On Thursday of last week, the Dow closed above 16,000 for the first time in its history. I will never forget where I was on that day.
It was a very bittersweet day for the Gunderson family. At 9pm in St. George, Utah I was with my mother, Lucille Bracken Gunderson, who passed from this life and into the next at age 87.
Just one hour before my mother was released, my wife and I became grandparents. At 8pm, Melissa Odette Furrows entered this world in Rexburg, Idaho. My wife got there just in the nick of time while I remained behind to be with my mother.
It is funny how things work out some times. One coming and one going.
So Mellisa Odette Furrows was born on November 21, 2013 with the Dow at 16,000. When my mother was born in Tooele, Utah 87 years earlier, the Dow was at 160.
What if sweet Melissa grows to the same ripe old age of 87 that my mom did? Where could the Dow be? Well, that is some pretty simple math.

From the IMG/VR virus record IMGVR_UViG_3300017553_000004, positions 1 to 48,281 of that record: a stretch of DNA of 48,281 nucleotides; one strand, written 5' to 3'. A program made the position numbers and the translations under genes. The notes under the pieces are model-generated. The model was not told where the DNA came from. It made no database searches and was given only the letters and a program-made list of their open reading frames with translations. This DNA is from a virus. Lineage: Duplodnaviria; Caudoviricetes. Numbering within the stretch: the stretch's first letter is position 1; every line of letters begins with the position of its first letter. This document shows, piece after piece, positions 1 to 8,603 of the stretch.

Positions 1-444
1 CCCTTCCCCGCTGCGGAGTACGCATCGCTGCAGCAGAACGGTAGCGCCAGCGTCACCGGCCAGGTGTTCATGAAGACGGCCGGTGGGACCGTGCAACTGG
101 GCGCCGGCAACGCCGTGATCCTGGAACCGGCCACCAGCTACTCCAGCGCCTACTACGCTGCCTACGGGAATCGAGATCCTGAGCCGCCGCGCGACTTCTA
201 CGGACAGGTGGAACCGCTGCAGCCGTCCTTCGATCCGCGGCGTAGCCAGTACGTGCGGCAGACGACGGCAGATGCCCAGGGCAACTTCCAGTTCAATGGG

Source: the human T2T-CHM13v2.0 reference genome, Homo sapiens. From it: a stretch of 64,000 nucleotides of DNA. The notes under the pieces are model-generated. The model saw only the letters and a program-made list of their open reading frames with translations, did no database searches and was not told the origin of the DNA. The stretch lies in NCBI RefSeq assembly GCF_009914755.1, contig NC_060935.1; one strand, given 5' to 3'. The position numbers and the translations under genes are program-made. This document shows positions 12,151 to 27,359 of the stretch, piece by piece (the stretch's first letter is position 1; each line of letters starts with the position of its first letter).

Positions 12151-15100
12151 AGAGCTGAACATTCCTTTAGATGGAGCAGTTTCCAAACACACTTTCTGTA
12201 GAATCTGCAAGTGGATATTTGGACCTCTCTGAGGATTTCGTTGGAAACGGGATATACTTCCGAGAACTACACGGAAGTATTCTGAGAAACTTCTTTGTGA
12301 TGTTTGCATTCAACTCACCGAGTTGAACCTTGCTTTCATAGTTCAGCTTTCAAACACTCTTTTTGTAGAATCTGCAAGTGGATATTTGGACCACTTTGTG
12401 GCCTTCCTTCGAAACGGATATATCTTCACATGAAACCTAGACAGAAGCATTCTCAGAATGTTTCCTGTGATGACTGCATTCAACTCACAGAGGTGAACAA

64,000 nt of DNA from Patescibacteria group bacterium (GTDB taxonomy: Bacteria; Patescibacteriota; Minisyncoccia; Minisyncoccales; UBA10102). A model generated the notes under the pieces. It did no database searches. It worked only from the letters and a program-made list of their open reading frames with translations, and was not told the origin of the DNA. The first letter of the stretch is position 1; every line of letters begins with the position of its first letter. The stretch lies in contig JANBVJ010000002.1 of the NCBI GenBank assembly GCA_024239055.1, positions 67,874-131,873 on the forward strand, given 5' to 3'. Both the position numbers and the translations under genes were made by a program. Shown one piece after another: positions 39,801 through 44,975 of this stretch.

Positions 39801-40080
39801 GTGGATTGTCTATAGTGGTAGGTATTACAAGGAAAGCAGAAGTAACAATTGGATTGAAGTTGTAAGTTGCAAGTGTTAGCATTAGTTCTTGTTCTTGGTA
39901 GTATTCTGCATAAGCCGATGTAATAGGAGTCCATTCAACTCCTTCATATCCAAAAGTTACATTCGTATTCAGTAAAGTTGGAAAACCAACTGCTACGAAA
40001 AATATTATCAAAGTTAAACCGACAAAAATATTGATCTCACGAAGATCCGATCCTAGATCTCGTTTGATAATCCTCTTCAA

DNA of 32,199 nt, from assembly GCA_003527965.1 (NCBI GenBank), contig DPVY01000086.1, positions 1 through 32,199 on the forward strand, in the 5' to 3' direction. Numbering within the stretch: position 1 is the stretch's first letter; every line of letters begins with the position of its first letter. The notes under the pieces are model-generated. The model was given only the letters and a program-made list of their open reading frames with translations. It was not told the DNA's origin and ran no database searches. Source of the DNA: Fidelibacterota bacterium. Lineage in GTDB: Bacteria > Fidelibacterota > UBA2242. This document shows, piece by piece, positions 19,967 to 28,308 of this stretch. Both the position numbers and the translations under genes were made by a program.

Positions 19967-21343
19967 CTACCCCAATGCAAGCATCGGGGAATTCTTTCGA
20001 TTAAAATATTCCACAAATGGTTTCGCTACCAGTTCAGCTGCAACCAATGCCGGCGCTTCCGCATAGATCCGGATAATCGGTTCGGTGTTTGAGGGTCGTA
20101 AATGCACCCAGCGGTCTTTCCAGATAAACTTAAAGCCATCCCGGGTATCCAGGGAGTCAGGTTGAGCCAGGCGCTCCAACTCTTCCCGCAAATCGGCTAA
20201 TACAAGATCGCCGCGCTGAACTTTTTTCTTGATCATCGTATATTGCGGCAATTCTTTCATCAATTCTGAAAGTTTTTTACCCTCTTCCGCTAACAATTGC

160 is to 16,000 as 16,000 is to 1,600,000!
That works out to about 5.5% per year. If the Dow were to average 5.5% per year over the next 87 years, the Dow would hit 1,000,000 seventy-nine years from now. I wonder if they would split it along the way?
If I put $1,000 in an index fund for my new granddaughter this week it would be worth over $97,000 by the time she is 87. (At 5.5% per year.)
If I put that money in a savings account at the bank that averaged 1% per year it would only grow to $2,377! What good would that be 87 years from now?
You can see the need for being willing to take a little risk with our capital that is set aside for growth.
Just for fun, what if Grandpa Bill is a superior stock-picker and can avoid some of the big downturns in the market with a little market timing over the years? I am not making any promises here, but just doing an illustration.
At 8% per year, $1,000 turns into $808,848 over the next 87 years. It sure beats that CD scenario.
At 10% per year, $1,000 turns into $3,991,753. I think I choose door number three!
You can see how just a few percentage points over time can make such a huge difference!
I just don’t think that allocating our assets far and wide is the ticket to superior performance over the years. You would probably be looking at more of that 5% outcome, in my opinion.